FBI Docs Show How It Hacked San Bernardino Shooter's IPhone, Sort Of

When the FBI revealed it was able to hack into an iPhone used by one of the terrorists involved in the 2015 mass shooting in San Bernardino, California, people wanted to know just how the agency did it.

In fact, three news organizations sued the FBI in September for just this information. And because of that lawsuit, the agency released 100 pages of documents Friday. The problem is they’re heavily censored, according to the Associated Press.

The documents don’t reveal who the FBI hired to hack into the phone or how much it paid that vendor. The FBI labeled those files “secret” before they were released.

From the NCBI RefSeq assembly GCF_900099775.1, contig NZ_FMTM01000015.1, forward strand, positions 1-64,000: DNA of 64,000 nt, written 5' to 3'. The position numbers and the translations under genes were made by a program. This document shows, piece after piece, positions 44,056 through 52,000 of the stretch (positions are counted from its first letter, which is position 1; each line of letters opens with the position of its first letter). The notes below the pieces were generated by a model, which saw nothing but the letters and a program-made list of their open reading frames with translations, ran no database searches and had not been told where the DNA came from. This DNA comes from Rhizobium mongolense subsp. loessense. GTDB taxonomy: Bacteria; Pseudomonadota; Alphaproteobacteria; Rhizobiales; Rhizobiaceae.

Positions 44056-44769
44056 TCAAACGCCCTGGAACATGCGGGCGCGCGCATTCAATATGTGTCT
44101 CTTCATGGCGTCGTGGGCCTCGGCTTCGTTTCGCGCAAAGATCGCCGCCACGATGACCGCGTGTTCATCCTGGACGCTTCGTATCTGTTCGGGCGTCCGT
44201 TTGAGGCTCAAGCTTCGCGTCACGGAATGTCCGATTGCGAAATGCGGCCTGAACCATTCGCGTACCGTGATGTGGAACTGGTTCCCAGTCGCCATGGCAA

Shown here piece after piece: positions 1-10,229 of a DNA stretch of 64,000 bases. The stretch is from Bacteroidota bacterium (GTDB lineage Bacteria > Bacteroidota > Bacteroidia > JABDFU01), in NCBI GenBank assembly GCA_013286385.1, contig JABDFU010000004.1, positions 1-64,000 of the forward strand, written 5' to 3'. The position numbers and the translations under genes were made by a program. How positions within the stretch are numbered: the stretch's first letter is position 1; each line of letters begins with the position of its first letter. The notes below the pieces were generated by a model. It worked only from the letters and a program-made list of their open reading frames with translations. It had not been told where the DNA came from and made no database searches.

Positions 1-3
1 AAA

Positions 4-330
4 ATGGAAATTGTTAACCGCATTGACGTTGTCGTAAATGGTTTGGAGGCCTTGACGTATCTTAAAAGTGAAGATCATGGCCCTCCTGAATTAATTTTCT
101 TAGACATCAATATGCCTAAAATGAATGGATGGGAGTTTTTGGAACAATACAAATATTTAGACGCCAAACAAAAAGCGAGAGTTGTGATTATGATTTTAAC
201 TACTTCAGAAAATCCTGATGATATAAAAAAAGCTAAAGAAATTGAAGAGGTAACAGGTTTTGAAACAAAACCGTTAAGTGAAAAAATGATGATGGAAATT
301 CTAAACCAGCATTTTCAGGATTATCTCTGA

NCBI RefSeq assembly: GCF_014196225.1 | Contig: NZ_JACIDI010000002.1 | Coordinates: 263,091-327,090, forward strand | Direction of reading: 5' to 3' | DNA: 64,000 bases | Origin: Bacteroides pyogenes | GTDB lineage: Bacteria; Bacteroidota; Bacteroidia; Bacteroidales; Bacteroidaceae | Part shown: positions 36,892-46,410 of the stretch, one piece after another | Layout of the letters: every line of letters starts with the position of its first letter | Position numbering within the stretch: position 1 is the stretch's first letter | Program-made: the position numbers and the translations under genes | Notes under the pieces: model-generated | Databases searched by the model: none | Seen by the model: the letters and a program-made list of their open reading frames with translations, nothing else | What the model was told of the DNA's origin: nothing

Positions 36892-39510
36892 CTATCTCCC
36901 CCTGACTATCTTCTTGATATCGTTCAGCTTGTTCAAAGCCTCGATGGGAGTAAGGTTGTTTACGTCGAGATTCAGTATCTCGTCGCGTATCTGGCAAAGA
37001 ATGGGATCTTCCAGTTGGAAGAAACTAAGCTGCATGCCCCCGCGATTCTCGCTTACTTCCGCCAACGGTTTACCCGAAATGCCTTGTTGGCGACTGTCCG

The iPhone was at the center of a legal back-and-forth between the government and Apple last year after the December 2015 attack that left 14 people dead. The government wanted Apple to write new software that would unlock the phone and make its data readable. Apple refused, saying that weakening the encryption would potentially leave other iPhone users at risk.

In a surprise revelation in March, the Department of Justice said an unnamed outside party helped agents break into an iPhone 5C that was used by shooter Syed Farook. However, the agency wouldn’t disclose how the hacker got into the phone.

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